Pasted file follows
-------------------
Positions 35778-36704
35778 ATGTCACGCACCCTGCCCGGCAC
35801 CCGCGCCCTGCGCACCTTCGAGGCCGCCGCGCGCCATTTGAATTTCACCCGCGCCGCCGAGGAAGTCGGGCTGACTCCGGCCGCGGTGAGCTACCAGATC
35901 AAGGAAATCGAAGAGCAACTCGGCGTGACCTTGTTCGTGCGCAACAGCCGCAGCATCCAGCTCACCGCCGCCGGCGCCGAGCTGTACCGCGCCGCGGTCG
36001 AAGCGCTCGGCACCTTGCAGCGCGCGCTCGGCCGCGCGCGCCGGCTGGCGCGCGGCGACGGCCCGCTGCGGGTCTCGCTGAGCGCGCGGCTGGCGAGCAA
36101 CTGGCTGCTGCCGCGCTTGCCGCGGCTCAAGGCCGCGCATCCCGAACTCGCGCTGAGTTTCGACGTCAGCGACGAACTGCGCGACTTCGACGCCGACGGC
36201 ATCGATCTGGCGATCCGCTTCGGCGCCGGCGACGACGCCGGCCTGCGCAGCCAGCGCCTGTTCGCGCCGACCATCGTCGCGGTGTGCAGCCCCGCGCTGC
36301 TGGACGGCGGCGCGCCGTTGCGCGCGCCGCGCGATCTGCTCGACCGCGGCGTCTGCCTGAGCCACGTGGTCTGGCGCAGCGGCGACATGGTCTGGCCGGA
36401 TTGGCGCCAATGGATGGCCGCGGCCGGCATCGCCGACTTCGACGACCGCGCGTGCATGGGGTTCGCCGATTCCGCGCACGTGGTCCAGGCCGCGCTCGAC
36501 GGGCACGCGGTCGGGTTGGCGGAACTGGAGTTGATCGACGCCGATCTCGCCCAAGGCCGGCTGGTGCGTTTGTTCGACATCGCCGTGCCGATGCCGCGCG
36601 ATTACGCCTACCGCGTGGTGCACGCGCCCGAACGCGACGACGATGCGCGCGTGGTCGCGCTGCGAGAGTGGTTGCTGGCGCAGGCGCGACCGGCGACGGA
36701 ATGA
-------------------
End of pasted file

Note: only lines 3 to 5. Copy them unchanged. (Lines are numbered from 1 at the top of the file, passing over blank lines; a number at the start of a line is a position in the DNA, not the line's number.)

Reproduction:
35801 CCGCGCCCTGCGCACCTTCGAGGCCGCCGCGCGCCATTTGAATTTCACCCGCGCCGCCGAGGAAGTCGGGCTGACTCCGGCCGCGGTGAGCTACCAGATC
35901 AAGGAAATCGAAGAGCAACTCGGCGTGACCTTGTTCGTGCGCAACAGCCGCAGCATCCAGCTCACCGCCGCCGGCGCCGAGCTGTACCGCGCCGCGGTCG
36001 AAGCGCTCGGCACCTTGCAGCGCGCGCTCGGCCGCGCGCGCCGGCTGGCGCGCGGCGACGGCCCGCTGCGGGTCTCGCTGAGCGCGCGGCTGGCGAGCAA